Polling data seems to show Donald Trump impervious to Democrats’ attacks.
It must be disconcerting for Democrats, as the midterm elections approach, to find Trump impervious to everything that has been thrown at him. Democrats our counting on the fact that more people “strongly disapprove” of Trump than “strongly approve” of him. They think that means they will have more voters show up at the polls. But they’re not considering how many people strongly disapprove of the DNC and the media. They are going to want to make sure they are kept away from power.
Of course, we won’t know the outcome until after the election.
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The Hill reports, “Dems grapple with Trump’s resilience.”
President Trump’s approval rating is largely unchanged in the first polls to emerge after his widely criticized performance at last week’s joint press conference with Russian President Vladimir Putin — and Democrats are scratching their heads.
An NBC News/Wall Street Journal poll released on Sunday showed Trump’s approval rating rising to 45 percent, his highest level in that poll since taking office. And an Economist/YouGov survey showed no significant deviation from Trump’s numbers the previous week.[…]
Democratic explanations for Trump’s resiliency encompass several factors: the strength of the economy; his voters’ tendency to discount negative press coverage as a product of the “fake news media”; and the visceral connection he enjoys with his base, partly because of his willingness to press cultural hot buttons relating to race, immigration and related issues.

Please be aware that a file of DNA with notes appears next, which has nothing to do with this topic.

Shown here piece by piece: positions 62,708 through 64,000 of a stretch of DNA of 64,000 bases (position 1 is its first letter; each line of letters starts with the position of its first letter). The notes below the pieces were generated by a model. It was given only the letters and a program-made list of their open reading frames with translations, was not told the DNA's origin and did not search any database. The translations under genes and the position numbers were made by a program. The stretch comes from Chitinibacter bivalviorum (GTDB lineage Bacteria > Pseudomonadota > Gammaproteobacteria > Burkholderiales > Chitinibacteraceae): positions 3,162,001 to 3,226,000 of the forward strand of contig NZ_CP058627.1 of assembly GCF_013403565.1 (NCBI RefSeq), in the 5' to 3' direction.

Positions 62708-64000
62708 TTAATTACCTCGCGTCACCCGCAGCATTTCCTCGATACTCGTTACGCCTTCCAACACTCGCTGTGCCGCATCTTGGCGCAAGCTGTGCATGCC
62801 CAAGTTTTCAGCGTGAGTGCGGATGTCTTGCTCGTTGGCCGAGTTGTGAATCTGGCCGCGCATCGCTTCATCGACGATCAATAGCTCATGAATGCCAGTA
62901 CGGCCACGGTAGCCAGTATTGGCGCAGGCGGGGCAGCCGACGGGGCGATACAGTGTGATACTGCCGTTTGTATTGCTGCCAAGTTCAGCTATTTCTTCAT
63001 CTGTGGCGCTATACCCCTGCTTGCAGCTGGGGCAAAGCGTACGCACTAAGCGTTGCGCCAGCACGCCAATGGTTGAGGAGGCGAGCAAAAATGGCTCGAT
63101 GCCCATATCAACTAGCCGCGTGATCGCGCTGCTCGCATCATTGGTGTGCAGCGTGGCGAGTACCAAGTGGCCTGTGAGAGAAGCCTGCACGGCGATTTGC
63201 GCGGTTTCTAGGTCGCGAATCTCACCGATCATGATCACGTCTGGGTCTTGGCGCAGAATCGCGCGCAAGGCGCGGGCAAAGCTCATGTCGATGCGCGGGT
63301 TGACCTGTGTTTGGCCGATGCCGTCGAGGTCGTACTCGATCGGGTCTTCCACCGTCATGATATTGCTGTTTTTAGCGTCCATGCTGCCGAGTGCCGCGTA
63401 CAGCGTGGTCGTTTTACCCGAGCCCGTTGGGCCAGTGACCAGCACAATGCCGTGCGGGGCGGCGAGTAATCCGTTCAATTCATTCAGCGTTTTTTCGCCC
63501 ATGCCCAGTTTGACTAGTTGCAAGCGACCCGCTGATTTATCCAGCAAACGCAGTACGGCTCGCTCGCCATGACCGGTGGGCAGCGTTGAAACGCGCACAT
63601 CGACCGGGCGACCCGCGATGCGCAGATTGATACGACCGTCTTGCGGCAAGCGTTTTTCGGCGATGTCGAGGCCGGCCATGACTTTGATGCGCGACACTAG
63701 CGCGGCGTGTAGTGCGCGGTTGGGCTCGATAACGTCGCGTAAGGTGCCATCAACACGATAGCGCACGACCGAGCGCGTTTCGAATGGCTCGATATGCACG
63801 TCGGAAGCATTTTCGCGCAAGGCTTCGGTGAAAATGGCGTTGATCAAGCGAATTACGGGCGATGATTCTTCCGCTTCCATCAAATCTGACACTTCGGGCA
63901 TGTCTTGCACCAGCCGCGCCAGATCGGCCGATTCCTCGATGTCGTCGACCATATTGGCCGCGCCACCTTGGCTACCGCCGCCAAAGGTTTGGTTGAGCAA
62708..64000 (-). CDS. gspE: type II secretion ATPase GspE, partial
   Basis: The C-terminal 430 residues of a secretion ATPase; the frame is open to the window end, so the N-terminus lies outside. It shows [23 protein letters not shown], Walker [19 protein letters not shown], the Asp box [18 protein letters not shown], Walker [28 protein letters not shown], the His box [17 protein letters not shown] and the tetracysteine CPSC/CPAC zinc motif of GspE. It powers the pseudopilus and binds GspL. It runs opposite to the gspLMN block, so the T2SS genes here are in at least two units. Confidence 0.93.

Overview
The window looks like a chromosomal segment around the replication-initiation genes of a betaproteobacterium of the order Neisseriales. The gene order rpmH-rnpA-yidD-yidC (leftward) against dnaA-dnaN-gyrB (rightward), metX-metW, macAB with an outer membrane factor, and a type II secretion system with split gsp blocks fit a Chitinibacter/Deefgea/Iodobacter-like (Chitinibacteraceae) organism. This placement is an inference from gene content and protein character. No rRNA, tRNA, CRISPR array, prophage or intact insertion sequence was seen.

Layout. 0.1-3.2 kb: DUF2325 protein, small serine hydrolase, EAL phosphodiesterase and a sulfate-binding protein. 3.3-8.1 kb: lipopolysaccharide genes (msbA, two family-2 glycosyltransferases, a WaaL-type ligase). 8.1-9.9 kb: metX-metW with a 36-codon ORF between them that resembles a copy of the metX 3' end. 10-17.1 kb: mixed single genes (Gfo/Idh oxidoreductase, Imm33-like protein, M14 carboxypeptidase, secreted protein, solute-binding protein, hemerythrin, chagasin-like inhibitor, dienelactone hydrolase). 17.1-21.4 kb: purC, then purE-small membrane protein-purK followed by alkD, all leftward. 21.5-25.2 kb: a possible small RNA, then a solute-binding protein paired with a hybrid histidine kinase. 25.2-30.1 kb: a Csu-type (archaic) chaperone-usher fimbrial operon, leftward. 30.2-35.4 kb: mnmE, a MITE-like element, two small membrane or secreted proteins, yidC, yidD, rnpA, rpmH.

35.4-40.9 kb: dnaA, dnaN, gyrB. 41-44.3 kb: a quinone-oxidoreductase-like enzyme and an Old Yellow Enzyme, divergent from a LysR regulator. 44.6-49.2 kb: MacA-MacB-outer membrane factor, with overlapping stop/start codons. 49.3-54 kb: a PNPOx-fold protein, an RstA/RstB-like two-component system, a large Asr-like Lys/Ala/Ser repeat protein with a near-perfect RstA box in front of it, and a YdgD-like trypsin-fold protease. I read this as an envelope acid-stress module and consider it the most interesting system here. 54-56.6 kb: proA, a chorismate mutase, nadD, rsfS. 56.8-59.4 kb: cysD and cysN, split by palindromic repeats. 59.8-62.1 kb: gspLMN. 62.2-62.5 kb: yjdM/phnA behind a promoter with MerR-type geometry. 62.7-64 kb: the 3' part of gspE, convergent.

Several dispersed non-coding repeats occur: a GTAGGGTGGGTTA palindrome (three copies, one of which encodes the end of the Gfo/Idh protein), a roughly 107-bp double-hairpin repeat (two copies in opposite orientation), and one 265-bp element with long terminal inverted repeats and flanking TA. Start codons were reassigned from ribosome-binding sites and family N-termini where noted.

But Democrats also argue that Trump’s base is not big enough to bring sustained electoral success, either in November’s midterm elections or in his 2020 reelection race.[…]
Different findings even within the same polls can lead to very different conclusions, however.
In the NBC News/Wall Street Journal poll, for example, the share of Americans who said they strongly approve of Trump, 29 percent, was far outweighed by the 44 percent who strongly disapprove.
That should mean Democrats can expect much greater intensity among their base — a factor that could be vital since Democratic-leaning voting blocs tend to turn out less reliably in midterm elections than in presidential contests.
On the other hand, the same poll showed that the Democrats’ lead in the so-called generic ballot — where voters nationwide are asked which party they would prefer to control Congress — had shrunk to 6 percentage points. This is a notable slippage from the 10-point advantage the party enjoyed just a month before.
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